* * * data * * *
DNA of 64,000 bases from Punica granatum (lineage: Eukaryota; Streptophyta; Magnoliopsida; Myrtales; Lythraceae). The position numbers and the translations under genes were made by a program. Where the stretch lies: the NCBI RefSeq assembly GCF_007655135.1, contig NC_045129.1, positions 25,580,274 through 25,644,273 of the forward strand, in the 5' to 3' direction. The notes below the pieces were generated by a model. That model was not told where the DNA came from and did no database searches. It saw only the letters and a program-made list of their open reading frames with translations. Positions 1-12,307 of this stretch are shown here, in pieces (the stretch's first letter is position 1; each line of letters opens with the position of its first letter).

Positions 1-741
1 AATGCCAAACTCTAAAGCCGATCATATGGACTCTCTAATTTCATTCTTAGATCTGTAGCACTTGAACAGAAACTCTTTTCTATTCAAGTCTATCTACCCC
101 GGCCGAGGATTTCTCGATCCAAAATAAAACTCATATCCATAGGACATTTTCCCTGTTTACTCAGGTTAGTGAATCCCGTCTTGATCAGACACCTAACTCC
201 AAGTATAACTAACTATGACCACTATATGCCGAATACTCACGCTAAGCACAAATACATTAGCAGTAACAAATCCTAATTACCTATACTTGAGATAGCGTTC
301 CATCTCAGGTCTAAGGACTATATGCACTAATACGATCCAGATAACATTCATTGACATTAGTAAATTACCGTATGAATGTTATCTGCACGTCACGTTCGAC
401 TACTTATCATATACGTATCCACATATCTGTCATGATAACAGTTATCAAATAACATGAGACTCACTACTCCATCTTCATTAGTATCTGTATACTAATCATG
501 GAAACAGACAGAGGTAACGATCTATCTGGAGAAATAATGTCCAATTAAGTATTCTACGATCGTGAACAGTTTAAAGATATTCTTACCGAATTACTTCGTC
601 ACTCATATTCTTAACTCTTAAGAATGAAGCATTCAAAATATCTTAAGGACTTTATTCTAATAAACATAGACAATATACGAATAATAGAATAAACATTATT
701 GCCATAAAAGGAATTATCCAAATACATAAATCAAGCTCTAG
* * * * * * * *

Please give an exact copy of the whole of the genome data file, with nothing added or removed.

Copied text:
DNA of 64,000 bases from Punica granatum (lineage: Eukaryota; Streptophyta; Magnoliopsida; Myrtales; Lythraceae). The position numbers and the translations under genes were made by a program. Where the stretch lies: the NCBI RefSeq assembly GCF_007655135.1, contig NC_045129.1, positions 25,580,274 through 25,644,273 of the forward strand, in the 5' to 3' direction. The notes below the pieces were generated by a model. That model was not told where the DNA came from and did no database searches. It saw only the letters and a program-made list of their open reading frames with translations. Positions 1-12,307 of this stretch are shown here, in pieces (the stretch's first letter is position 1; each line of letters opens with the position of its first letter).

Positions 1-741
1 AATGCCAAACTCTAAAGCCGATCATATGGACTCTCTAATTTCATTCTTAGATCTGTAGCACTTGAACAGAAACTCTTTTCTATTCAAGTCTATCTACCCC
101 GGCCGAGGATTTCTCGATCCAAAATAAAACTCATATCCATAGGACATTTTCCCTGTTTACTCAGGTTAGTGAATCCCGTCTTGATCAGACACCTAACTCC
201 AAGTATAACTAACTATGACCACTATATGCCGAATACTCACGCTAAGCACAAATACATTAGCAGTAACAAATCCTAATTACCTATACTTGAGATAGCGTTC
301 CATCTCAGGTCTAAGGACTATATGCACTAATACGATCCAGATAACATTCATTGACATTAGTAAATTACCGTATGAATGTTATCTGCACGTCACGTTCGAC
401 TACTTATCATATACGTATCCACATATCTGTCATGATAACAGTTATCAAATAACATGAGACTCACTACTCCATCTTCATTAGTATCTGTATACTAATCATG
501 GAAACAGACAGAGGTAACGATCTATCTGGAGAAATAATGTCCAATTAAGTATTCTACGATCGTGAACAGTTTAAAGATATTCTTACCGAATTACTTCGTC
601 ACTCATATTCTTAACTCTTAAGAATGAAGCATTCAAAATATCTTAAGGACTTTATTCTAATAAACATAGACAATATACGAATAATAGAATAAACATTATT
701 GCCATAAAAGGAATTATCCAAATACATAAATCAAGCTCTAG